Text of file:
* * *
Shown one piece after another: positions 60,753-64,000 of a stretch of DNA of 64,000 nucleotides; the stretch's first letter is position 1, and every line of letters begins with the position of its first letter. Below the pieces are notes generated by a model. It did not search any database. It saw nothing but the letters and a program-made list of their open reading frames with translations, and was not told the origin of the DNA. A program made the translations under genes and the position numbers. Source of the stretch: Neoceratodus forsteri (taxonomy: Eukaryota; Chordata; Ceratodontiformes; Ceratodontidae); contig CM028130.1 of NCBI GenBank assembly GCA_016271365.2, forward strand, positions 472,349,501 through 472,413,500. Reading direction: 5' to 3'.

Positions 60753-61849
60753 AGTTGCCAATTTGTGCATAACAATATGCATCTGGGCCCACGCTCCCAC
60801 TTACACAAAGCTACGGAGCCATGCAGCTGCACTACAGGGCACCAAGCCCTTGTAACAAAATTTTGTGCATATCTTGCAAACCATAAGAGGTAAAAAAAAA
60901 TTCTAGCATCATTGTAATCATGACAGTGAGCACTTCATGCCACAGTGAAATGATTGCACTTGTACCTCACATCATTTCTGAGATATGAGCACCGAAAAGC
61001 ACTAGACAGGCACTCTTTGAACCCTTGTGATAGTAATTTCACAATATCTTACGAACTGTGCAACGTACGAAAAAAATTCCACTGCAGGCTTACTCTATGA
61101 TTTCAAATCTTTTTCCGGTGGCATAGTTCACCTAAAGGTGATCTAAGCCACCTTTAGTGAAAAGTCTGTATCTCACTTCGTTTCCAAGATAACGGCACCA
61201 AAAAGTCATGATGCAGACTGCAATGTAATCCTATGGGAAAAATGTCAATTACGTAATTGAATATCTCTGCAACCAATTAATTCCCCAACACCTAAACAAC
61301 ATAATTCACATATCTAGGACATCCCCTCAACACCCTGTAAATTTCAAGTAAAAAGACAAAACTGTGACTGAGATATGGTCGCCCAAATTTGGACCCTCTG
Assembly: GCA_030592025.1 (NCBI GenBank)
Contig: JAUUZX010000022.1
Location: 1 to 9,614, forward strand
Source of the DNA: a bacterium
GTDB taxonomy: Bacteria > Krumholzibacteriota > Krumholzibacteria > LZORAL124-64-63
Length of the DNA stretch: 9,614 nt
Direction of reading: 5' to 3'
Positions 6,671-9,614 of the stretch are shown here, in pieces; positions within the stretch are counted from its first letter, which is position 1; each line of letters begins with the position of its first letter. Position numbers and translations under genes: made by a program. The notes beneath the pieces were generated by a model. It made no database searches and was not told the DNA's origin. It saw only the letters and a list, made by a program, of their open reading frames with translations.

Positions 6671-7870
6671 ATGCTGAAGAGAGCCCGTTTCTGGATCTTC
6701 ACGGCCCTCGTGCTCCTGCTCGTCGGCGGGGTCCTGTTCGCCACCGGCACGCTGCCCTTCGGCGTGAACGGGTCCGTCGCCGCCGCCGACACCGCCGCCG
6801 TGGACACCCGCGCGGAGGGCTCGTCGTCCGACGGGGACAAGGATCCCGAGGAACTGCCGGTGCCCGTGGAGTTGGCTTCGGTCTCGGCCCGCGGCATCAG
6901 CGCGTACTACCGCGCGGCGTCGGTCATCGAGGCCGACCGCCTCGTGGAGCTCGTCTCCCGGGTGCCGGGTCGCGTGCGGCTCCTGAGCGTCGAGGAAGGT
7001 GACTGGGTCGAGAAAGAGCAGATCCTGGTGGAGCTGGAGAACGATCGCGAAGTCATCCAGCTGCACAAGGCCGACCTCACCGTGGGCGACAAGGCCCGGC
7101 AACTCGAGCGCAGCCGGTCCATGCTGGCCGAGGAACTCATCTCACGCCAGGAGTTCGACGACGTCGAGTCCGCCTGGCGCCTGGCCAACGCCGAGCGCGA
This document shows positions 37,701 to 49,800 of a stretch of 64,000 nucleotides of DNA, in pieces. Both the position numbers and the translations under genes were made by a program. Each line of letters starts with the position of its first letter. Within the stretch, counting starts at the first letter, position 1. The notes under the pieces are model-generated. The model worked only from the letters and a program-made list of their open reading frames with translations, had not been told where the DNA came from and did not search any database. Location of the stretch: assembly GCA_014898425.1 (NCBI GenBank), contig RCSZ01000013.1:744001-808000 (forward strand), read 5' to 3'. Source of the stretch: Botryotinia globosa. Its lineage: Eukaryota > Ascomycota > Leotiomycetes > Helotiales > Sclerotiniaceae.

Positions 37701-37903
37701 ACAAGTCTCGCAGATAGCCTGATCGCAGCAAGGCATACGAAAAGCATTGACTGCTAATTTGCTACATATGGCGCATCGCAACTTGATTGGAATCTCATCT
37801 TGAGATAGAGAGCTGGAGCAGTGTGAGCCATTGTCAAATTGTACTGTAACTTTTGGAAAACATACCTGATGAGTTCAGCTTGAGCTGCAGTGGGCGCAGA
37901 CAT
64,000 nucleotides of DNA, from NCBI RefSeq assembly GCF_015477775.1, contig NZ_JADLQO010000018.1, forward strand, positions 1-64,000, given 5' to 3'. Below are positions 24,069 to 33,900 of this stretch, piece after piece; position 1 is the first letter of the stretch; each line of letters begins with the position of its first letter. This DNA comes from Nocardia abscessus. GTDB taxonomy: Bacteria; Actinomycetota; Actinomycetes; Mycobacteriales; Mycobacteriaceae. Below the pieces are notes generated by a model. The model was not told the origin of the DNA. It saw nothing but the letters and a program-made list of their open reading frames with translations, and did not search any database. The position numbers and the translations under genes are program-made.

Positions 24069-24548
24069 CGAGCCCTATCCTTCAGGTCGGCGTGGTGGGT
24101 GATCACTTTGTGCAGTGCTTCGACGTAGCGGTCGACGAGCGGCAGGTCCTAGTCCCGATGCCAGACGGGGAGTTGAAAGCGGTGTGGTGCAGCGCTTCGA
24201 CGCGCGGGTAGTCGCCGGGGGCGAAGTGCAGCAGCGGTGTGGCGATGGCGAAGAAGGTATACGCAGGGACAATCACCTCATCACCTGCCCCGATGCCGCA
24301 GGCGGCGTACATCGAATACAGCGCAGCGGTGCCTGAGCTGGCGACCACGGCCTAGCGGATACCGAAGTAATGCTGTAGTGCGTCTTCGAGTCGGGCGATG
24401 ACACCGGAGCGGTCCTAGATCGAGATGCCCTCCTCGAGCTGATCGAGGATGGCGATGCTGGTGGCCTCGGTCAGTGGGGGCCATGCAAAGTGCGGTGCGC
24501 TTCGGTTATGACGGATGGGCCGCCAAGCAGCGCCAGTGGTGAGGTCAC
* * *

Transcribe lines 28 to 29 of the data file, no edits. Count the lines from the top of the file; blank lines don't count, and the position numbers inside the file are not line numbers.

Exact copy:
37801 TGAGATAGAGAGCTGGAGCAGTGTGAGCCATTGTCAAATTGTACTGTAACTTTTGGAAAACATACCTGATGAGTTCAGCTTGAGCTGCAGTGGGCGCAGA
37901 CAT